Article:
Cantata BWV 56: Mvt. 1: Aria [Bass]
Ich will den Kreuzstab gerne tragen,
I would gladly bear the cross-beam,
Er kömmt von Gottes lieber Hand,
it comes from God's dear hand,
Der führet mich nach meinen Plagen
it leads me after my troubles
Zu Gott, in das gelobte Land.
to God, in the promised land.
Da leg ich den Kummer auf einmal ins Grab,
There I shall finally lay my anxiety in the grave,
Da wischt mir die Tränen mein Heiland selbst ab.
there my Saviour himself will wipe away my tears.
English translation by Francis Browne (January 2008)
We recently debated on BCW the question of the symbolism of the word "Kreuzstab" in BWV 56. is it simply a cross, perhaps resonating with the structure of masts? Or does it relate to the more esoteric definition of "Kreuzstab" as a nautical instrument like a cross, thus an allegorical guide to the "navigatio vitae" which dominates this Cantata?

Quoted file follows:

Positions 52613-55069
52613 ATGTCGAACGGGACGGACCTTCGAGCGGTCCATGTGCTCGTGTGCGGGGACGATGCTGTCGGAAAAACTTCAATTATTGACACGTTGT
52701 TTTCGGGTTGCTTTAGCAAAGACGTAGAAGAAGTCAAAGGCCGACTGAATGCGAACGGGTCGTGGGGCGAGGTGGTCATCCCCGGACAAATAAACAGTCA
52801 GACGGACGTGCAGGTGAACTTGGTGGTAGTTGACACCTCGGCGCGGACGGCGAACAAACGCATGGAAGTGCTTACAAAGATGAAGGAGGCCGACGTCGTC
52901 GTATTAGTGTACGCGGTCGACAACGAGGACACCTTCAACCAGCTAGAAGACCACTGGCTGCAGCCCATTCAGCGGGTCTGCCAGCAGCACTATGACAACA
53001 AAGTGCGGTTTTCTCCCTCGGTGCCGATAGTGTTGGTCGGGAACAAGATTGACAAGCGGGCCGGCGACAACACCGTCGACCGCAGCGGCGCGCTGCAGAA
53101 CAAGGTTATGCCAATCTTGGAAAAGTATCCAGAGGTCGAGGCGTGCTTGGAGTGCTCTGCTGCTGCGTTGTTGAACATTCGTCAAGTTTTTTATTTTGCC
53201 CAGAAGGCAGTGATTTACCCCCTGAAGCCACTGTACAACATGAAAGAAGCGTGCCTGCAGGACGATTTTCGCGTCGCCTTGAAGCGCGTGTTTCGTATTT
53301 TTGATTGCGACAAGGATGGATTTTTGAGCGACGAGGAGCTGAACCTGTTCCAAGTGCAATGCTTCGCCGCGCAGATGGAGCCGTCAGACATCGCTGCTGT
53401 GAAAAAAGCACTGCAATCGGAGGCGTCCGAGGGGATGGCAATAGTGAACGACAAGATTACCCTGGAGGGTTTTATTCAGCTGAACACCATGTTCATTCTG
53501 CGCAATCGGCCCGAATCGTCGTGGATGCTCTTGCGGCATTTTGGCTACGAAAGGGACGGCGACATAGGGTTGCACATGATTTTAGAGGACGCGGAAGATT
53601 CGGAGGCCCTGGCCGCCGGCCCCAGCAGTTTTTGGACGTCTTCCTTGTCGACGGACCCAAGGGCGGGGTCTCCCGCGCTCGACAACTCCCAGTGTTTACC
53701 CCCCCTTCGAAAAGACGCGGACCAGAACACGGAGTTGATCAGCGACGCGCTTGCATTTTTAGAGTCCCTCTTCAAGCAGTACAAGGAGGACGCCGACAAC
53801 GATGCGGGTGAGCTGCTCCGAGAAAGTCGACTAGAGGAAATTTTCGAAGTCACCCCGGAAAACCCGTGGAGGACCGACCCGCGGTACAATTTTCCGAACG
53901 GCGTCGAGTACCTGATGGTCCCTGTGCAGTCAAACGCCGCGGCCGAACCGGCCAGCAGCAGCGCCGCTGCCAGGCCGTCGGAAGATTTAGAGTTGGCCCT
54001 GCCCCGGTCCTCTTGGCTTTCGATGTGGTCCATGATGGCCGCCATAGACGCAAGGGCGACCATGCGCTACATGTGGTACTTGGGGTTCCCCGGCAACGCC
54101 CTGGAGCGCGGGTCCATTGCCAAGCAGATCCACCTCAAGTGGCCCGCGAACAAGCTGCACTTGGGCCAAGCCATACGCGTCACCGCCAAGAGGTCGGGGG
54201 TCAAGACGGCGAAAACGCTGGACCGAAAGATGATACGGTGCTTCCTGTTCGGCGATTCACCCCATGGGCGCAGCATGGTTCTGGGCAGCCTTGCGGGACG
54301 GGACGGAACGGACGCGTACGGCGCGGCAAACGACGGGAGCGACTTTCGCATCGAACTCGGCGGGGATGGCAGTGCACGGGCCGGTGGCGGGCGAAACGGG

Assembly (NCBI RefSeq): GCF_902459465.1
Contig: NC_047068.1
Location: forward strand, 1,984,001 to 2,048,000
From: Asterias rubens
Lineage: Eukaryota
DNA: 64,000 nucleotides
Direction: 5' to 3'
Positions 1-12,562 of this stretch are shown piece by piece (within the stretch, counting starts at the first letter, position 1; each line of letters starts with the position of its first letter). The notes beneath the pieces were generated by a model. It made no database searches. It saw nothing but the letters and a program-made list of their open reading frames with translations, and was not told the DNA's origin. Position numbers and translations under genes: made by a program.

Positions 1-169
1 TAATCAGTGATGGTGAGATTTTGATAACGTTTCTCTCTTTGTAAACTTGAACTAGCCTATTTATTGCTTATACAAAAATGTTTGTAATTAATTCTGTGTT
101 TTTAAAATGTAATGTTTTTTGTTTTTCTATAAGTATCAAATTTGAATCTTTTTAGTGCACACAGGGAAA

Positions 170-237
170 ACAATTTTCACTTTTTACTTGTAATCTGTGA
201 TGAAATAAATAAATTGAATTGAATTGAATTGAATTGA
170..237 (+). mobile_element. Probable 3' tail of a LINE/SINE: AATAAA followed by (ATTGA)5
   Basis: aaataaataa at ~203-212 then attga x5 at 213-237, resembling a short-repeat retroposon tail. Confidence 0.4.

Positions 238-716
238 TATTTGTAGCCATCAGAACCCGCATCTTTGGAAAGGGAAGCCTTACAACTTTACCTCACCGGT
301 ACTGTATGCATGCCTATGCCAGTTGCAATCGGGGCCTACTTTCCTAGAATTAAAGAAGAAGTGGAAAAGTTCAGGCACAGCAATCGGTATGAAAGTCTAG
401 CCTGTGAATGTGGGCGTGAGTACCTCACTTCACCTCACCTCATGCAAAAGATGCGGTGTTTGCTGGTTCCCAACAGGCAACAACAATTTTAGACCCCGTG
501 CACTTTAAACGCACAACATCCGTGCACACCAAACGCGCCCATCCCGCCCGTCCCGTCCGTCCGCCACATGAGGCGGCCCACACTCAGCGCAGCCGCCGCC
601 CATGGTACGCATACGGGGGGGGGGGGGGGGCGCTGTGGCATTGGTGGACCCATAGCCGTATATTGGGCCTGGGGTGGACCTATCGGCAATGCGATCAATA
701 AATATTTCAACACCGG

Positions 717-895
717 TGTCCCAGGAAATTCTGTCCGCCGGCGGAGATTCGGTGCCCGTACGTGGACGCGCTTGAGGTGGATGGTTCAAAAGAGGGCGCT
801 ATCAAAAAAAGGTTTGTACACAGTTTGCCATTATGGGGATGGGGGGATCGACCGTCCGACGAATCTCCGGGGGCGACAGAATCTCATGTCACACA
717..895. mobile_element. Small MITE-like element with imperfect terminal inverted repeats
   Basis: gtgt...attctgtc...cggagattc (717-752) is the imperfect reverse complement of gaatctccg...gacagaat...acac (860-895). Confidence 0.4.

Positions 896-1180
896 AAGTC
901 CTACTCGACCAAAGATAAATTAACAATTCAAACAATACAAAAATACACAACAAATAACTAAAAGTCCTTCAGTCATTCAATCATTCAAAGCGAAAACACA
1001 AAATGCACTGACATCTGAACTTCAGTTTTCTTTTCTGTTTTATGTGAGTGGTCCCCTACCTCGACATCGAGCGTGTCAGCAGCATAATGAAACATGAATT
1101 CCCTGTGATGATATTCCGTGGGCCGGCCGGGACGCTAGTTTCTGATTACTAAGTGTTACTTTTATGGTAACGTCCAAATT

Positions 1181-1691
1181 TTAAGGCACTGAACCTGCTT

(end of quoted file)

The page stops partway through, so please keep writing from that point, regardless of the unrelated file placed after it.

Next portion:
By chance today I went to the major Veronese exhibition at the National Gallery in London. You will find attached "Allegory of Navigation with a Cross-Staff", painted about 1555-1560. It rather confirms the latter approach to the meaning of the iconography of BWV 56: originally painted for St Mark's Library in Venice, this work would have been widely known. It is now (usually) in Los Angeles County Museum of Art.
"Against a backdrop of classical ruins, an ancient philosopher clutches a cross-shaped staff (known as a ballestriglia), an instrument used to determine geographical latitude by measuring the altitude (the angle above the horizon) of the sun and stars".